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Carl Schmitt and the Jews: The “Jewish Question," the Holocaust, and German Legal Theory (George L. Mosse Series in Modern European Cultural and Intellectual History)
University of Wisconsin Press, 2007
347 pp., 45.0
Stephen H. Webb
The Friend-Enemy Distinction
As Carl Schmitt's intellectual reputation continues to rise in scholarly circles, so does the critical heat surrounding his anti-Semitism. The more he is recognized as one of the greatest political thinkers of the 20th century—he is to political thought what Karl Barth is to theology and Martin Heidegger is to philosophy—the more acrimonious the charges become. With every scholar praising him, another—including Raphael Gross—comes to bury him. The plethora of books written about him in recent years is evidence that the race is on to decide whether the essence of his thought can be salvaged from the wreck of his racial prejudices.
Schmitt (1888-1985) joined the Nazi Party in 1933, the same month as did Heidegger. By 1936, he fell out of favor with the Nazi élite. After the war, the Allies did not permit him to resume teaching, and he spent much of his time shoring up his reputation by obscuring the evidence of his anti-Semitic fulminations.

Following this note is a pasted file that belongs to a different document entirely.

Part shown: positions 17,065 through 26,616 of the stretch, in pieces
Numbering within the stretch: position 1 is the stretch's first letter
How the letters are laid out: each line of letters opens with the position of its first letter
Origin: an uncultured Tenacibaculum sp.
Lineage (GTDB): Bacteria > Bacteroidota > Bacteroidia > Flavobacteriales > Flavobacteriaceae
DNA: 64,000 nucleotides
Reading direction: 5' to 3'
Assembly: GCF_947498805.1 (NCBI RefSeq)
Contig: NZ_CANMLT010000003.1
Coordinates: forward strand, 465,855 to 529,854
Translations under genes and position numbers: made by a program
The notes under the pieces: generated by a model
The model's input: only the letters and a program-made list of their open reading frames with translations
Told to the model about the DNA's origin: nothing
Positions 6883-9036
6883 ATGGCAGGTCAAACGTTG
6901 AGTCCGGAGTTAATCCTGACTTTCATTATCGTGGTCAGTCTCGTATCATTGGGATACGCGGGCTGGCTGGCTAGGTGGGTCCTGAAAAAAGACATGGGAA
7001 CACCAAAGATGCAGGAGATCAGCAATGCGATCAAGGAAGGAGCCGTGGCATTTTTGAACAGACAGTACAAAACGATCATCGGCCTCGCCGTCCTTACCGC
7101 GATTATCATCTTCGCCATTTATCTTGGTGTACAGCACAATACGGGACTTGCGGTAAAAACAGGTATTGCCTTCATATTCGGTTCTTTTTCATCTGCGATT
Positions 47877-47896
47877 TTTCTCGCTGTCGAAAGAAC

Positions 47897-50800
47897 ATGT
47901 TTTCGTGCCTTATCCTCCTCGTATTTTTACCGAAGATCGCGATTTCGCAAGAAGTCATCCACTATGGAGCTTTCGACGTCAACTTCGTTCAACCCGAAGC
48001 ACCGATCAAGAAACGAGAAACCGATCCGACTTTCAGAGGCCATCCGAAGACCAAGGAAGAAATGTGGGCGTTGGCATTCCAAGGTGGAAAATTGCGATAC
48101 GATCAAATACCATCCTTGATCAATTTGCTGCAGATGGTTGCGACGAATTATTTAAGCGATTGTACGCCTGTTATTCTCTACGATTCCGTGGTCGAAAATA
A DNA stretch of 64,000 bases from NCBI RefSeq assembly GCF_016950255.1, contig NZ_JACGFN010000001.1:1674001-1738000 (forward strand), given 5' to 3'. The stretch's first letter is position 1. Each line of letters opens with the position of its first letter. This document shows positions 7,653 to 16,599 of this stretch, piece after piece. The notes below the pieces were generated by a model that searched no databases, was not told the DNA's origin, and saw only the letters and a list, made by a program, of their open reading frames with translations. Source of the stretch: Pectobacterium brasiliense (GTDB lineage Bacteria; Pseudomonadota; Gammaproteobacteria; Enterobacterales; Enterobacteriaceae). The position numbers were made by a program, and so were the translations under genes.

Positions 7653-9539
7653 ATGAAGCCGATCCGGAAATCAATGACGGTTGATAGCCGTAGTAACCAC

There are two camps warring over Schmitt's anti-Semitism, one defensive and the other prosecutorial. The defense insists that his involvement with the Nazis was purely opportunistic. He was vain and ambitious, his defenders explain, and seized a chance to make history when he should have stuck to the classroom. Besides, he had a deeply fatalistic worldview that led him to disparage resistance to any reigning regime. The prosecution contends that he actively placed his political theory in the service of the Nazis. Even more disturbing is the argument that his political theory found its logical fulfillment in racist ideology. Raphael Gross enters this debate as judge and jury. He condemns Schmitt outright by arguing that every aspect of Schmitt's thought is shaped (and thus contaminated) by his anti-Semitism.
Drawing largely from recently published diaries, letters, and journals, Gross uncovers derogatory remarks and inexcusable behavior that certainly damage Schmitt's defense. Gross' description of the ...